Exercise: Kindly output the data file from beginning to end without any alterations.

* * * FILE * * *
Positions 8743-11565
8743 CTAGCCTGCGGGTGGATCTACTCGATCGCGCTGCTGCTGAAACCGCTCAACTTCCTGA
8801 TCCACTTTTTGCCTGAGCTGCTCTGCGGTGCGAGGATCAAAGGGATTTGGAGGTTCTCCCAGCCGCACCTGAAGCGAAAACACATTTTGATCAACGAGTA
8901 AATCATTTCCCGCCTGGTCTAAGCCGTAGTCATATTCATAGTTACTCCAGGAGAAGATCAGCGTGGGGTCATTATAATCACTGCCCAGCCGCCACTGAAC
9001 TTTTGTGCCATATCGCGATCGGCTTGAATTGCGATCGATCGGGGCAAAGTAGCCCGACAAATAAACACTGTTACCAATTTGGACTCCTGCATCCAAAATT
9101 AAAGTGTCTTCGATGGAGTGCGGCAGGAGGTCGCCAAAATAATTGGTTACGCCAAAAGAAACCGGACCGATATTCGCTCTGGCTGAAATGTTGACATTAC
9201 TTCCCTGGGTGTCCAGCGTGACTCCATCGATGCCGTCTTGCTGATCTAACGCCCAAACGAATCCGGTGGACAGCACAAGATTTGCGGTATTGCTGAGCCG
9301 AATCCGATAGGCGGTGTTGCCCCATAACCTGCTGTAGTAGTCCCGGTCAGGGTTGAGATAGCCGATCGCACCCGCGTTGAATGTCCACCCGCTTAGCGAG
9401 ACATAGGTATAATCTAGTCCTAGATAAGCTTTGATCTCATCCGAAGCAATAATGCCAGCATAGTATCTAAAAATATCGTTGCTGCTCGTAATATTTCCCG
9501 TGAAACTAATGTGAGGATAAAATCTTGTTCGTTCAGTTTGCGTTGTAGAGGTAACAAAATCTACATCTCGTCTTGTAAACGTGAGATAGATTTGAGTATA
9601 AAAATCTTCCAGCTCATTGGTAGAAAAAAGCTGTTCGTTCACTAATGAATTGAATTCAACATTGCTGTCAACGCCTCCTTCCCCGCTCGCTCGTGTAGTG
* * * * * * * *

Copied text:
Positions 8743-11565
8743 CTAGCCTGCGGGTGGATCTACTCGATCGCGCTGCTGCTGAAACCGCTCAACTTCCTGA
8801 TCCACTTTTTGCCTGAGCTGCTCTGCGGTGCGAGGATCAAAGGGATTTGGAGGTTCTCCCAGCCGCACCTGAAGCGAAAACACATTTTGATCAACGAGTA
8901 AATCATTTCCCGCCTGGTCTAAGCCGTAGTCATATTCATAGTTACTCCAGGAGAAGATCAGCGTGGGGTCATTATAATCACTGCCCAGCCGCCACTGAAC
9001 TTTTGTGCCATATCGCGATCGGCTTGAATTGCGATCGATCGGGGCAAAGTAGCCCGACAAATAAACACTGTTACCAATTTGGACTCCTGCATCCAAAATT
9101 AAAGTGTCTTCGATGGAGTGCGGCAGGAGGTCGCCAAAATAATTGGTTACGCCAAAAGAAACCGGACCGATATTCGCTCTGGCTGAAATGTTGACATTAC
9201 TTCCCTGGGTGTCCAGCGTGACTCCATCGATGCCGTCTTGCTGATCTAACGCCCAAACGAATCCGGTGGACAGCACAAGATTTGCGGTATTGCTGAGCCG
9301 AATCCGATAGGCGGTGTTGCCCCATAACCTGCTGTAGTAGTCCCGGTCAGGGTTGAGATAGCCGATCGCACCCGCGTTGAATGTCCACCCGCTTAGCGAG
9401 ACATAGGTATAATCTAGTCCTAGATAAGCTTTGATCTCATCCGAAGCAATAATGCCAGCATAGTATCTAAAAATATCGTTGCTGCTCGTAATATTTCCCG
9501 TGAAACTAATGTGAGGATAAAATCTTGTTCGTTCAGTTTGCGTTGTAGAGGTAACAAAATCTACATCTCGTCTTGTAAACGTGAGATAGATTTGAGTATA
9601 AAAATCTTCCAGCTCATTGGTAGAAAAAAGCTGTTCGTTCACTAATGAATTGAATTCAACATTGCTGTCAACGCCTCCTTCCCCGCTCGCTCGTGTAGTG